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The value of Queensland’s major construction and engineering future project pipeline has grown by almost 25 per cent in the last 12 months, reaching $62 billion across the next five years, a new report shows.

The Queensland Major Projects Pipeline report, released by Queensland Major Contractors Association, evaluates the current market outlook and medium-term major project construction pipeline across the state.

QMCA chief executive officer Andrew Chapman outlined a positive outlook for the state, with significant growth in rail and road transport and energy.

The report also identified a significant improvement in project funding, with funded projects accounting for $35.5 billion of the total pipeline.

“136 major projects are funded, which is fantastic news for the industry and for Queenslanders who will directly benefit from significant investment in construction and engineering, through supply chain and employment opportunities as well as the through access to economically beneficial assets delivered in the coming years,” Mr Chapman said

“Funded works currently peak in 2022/23 – but could surge higher in 2023/24 – reaching $17 billion in construction work undertaken in 2023/24 alone, if all projects proceed.

“This would be the highest level of infrastructure investment in Queensland since the peak of the resources boom.”

Check out what’s in store for your region here:

The report outlines several opportunities to enhance the pipeline, increase funding options and create an infrastructure legacy for the state.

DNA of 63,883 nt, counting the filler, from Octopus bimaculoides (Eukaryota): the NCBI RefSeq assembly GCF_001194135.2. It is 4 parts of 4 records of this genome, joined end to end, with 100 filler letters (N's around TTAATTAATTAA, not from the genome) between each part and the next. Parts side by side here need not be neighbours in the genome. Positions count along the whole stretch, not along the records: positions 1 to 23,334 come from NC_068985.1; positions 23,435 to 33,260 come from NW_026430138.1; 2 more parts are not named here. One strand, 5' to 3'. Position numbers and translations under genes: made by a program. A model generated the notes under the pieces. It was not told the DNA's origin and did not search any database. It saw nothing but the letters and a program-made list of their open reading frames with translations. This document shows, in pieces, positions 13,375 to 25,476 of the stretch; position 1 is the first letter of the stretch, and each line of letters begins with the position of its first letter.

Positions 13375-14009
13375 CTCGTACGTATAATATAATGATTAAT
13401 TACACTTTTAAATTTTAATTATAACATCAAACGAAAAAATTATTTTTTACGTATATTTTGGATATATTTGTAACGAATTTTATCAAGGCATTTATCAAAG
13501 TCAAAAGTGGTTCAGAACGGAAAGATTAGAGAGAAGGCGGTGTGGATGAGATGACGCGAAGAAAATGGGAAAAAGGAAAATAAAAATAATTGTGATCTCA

“The SEQ Olympics represents a once in a generation opportunity for infrastructure investment, and we predict an uplift in the pipeline from 2024 onwards as the Olympic infrastructure and legacy infrastructure starts to be delivered,” Mr Chapman said.

The transition to zero net emissions is also an opportunity for the state’s construction and infrastructure sector.

“Renewable energy generation and storage, as well as new energy exports such as hydrogen, will have a significant role to play in the sector moving forward,” Mr Chapman said.

“We will need new and upgraded transmission lines, roads, rail infrastructure, ports, pipelines and more to support the state’s aim to be a global leader in renewables and clean energy.

“In addition, investment in transmission networks and energy generation through solar, wind and pumped hydro should all become stronger elements of the project pipeline in the years ahead.”

Funded major project work:

  • Strongest growth is in roads and non-water utilities sectors.
  • Road work has risen from $7b in April 2020 to $11.5b.
  • Non-water utilities projects have risen 95 per cent from $2.3b to $5.5b on the back of renewable energy projects and NBN ongoing investment.
  • Mining and heavy industry activity rose from $4b to $5.4b.
  • Activity in railways, harbours and Defence is slightly lower than in April 2020.
  • Almost half of all funded activity – and two-thirds of funded transport activity – occurs within the South East Queensland (SEQ) region.
  • Brisbane and the broader SEQ region remain critical for funded major project activity even though its share of activity is lower than in 2020.
  • Outside of the SEQ region there are still substantial risks to the pipeline given the higher share of unfunded work: many of the major projects in regional Queensland are resources and nergy based where global market factors still heavily influence short- to medium-term investment decisions.